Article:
Computer Science Logic and 8th Kurt Gödel Colloquium
Max Kanovich and Jacqueline Vauzeilles: Coping polynomially with numerous but identical elements within planning problems.
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Since the typical AI problem of making a plan of the actions to be performed by a robot so that it could get into a set of final situations, if it started with a certain initial situation, is generally exponential (it is even EXPTIME-complete in the case of games `Robot against Nature'), the AI planners are very sensitive to the number of variables, the inherent symmetry of the problem, and the nature of the logic formalisms being used.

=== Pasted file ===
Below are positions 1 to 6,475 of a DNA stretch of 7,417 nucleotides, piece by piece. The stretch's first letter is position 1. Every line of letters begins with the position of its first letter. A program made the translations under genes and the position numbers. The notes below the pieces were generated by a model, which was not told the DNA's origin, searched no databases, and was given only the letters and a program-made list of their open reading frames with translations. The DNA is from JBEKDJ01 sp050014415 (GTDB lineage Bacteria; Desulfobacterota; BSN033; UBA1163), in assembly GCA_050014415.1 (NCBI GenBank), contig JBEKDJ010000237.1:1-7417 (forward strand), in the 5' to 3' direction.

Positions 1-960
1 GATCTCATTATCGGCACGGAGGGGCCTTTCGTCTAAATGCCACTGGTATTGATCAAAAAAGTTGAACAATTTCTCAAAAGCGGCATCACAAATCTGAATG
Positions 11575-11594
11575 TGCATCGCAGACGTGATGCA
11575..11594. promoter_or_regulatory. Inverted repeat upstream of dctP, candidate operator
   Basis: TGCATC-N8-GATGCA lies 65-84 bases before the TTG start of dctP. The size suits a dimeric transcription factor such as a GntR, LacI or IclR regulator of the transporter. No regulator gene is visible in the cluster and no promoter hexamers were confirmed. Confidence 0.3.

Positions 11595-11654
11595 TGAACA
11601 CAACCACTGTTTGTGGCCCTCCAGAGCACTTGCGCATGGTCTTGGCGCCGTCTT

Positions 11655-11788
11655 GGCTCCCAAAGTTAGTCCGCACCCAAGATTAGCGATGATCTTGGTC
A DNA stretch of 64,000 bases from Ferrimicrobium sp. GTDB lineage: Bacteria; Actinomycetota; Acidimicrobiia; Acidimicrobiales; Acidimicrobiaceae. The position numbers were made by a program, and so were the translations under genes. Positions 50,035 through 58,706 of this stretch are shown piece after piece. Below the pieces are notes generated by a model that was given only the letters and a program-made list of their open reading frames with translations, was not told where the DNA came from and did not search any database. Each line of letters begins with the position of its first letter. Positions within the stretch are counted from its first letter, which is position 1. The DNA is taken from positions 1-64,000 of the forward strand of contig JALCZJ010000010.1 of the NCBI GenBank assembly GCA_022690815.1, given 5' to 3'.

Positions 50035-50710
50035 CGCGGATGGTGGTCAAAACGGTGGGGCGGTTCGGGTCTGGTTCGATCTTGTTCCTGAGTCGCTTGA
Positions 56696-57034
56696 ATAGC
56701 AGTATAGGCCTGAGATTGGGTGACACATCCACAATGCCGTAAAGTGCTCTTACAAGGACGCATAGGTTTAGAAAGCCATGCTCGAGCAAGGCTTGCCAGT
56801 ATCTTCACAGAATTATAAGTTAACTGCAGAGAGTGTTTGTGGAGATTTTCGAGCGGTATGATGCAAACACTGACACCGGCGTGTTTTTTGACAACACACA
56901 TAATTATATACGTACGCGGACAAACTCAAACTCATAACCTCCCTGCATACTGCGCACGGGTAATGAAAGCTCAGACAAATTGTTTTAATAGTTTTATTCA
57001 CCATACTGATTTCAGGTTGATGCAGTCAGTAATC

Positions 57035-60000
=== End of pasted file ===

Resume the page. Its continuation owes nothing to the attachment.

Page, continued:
The paper shows that linear logic provides a convenient tool for representing planning problems. In particular, the paper focuses on planning problems with an unbounded number of functionally identical objects. We show that for such problems linear logic is especially effective and leads to dramatic contraction of the search space (polynomial instead of exponential). The paper addresses the key issue: "How to automatically recognize functions similarity among objects and break the extreme combinatorial explosion caused by this symmetry", by means of replacing the unbounded number of specific names of objects with one generic name and contracting thereby the exponential search space over `real' objects to a small polynomial search space but over the `generic' one, with providing a more abstract formulation whose solutions are proved to be directly translatable into (optimal) polytime solutions to the original planning problem.
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